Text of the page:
Thursday, March 5, 2020

Inside the Actor's Studio, with Guest Fred Flintstone

I sent this around via email in 2001, and it actually gained traction with some media people, though it never appeared in print. I'm resurrecting it here (lightly edited). R.I.P., James Lipton

Excerpts from a recent episode of Bravo's "Inside the Actor's Studio"
with guest Fred Flintstone

James Lipton: Good evening. I'm James Lipton. As an important figure in several fields, it gives me enormous satisfaction to host these discussions where those rare men and women whose success surpasses even my own can bask in my adoration. And I must say that no single guest has ever been more important to American culture -- and, in the larger sense, to me -- than the subject of tonight's Actor's Studio profile.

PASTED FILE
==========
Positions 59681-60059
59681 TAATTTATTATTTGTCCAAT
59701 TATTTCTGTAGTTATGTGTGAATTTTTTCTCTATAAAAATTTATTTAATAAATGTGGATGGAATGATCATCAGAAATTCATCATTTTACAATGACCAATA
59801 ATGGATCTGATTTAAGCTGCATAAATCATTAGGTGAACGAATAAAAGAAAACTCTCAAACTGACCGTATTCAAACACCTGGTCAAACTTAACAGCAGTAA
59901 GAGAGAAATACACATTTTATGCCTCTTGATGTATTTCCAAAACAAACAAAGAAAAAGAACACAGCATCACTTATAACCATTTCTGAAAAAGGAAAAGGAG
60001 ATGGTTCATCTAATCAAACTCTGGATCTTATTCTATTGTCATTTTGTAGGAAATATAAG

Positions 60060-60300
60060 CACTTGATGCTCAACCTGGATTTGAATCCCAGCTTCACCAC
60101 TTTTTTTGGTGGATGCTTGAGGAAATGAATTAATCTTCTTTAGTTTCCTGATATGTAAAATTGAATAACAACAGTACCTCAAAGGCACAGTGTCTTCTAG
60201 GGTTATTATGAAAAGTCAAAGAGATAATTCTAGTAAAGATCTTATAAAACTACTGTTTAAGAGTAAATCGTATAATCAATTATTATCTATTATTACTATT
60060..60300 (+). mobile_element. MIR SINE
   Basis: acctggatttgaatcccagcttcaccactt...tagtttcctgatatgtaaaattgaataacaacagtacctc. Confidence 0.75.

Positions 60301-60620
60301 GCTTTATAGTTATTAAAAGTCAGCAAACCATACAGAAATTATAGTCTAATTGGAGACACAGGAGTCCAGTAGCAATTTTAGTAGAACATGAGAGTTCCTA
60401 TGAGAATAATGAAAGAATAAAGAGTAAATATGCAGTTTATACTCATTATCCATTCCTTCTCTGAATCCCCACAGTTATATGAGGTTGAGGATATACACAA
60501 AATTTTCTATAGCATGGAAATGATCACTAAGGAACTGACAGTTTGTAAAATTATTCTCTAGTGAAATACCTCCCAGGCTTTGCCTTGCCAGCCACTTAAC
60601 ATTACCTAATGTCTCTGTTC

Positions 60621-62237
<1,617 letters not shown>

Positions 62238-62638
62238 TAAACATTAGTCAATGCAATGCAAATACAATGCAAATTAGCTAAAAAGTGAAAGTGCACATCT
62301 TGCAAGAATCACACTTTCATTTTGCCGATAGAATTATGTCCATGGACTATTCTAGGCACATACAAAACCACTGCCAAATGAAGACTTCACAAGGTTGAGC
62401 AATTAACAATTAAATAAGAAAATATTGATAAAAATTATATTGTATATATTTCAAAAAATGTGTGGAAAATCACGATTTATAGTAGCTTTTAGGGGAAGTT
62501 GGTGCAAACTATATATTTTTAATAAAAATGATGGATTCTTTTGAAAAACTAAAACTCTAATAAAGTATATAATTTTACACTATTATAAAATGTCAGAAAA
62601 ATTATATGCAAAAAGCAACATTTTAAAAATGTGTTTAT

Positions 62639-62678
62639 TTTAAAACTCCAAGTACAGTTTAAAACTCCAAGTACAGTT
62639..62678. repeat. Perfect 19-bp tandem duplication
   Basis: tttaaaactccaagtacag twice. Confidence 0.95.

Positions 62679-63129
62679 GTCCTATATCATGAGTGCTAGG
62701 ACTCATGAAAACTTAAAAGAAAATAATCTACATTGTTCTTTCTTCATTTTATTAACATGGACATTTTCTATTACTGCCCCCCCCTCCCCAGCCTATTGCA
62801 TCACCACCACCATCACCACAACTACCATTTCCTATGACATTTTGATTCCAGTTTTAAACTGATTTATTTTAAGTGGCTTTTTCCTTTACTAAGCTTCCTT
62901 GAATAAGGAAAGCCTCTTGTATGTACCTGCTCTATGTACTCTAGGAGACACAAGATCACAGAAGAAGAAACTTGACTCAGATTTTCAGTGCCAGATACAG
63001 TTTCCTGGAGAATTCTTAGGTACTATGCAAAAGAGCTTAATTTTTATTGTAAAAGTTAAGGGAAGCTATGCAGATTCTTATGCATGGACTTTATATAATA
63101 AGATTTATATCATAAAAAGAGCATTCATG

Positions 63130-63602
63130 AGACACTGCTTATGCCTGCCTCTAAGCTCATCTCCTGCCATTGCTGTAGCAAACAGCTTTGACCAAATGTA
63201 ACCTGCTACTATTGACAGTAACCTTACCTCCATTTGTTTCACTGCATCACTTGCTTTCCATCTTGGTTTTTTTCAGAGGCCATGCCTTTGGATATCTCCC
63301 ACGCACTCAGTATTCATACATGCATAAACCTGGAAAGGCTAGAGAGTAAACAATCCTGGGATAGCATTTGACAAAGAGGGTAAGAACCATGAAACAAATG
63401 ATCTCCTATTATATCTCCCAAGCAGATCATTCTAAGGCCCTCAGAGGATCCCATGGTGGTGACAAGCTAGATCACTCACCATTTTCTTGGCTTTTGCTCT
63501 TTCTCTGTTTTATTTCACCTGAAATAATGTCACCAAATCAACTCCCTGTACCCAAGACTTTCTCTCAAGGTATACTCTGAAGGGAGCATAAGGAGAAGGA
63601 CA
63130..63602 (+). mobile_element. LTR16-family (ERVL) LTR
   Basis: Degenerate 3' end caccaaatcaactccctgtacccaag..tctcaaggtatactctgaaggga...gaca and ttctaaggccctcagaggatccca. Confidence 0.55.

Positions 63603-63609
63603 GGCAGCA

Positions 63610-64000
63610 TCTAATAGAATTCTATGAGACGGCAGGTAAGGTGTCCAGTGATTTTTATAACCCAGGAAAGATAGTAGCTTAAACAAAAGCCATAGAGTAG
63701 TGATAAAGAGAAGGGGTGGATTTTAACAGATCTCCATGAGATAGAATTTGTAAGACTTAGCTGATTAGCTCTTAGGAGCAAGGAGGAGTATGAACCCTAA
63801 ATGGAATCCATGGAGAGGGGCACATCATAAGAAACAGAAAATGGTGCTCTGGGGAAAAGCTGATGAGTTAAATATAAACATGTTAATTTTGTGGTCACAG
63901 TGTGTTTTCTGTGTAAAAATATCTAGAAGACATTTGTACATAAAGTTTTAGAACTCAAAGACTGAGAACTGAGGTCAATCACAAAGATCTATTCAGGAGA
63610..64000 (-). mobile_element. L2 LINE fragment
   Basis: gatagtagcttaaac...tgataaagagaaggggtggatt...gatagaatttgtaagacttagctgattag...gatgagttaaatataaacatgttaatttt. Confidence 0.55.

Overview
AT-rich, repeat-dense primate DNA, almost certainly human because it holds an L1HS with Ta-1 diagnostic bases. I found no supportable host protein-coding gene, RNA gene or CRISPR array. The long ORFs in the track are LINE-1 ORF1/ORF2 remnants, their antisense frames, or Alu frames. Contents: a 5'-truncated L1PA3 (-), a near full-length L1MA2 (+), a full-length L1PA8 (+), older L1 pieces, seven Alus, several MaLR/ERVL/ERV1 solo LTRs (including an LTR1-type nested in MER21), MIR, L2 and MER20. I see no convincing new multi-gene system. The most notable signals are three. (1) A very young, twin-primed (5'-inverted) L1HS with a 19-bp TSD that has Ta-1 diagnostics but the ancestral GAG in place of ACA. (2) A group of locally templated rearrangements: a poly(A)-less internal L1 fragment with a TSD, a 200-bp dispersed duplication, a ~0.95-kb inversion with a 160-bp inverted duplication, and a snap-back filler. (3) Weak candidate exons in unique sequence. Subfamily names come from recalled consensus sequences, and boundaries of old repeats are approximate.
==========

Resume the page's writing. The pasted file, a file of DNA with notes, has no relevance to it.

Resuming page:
Fred Flintstone made the town of Bedrock a household name. His series, "The Flintstones" was...the...most... successful cartoon in history. Though his character underwent experiences typical of the average 1960's American, the show's prehistoric setting allowed these cultural motifs to be examined from a fresh perspective. Flintstone breathed life into his Caveman-American character, delighting and captivating generations of adults and children alike.

And he's not just an actor, but a mogul, as well. His line of breakfast cereals have earned lion... dollars over the past twenty-five years, and his vitamins have been a massive success in their own right. He's made countless appearances in television commercials, elevating that genre just as he'd previously raised the bar for animation.

Won't you all join me in welcoming tonight's guest, Fred Flintstone [claps hands very very slowly while gravely wagging head to indicate that the act of mere clapping could not possibly do justice]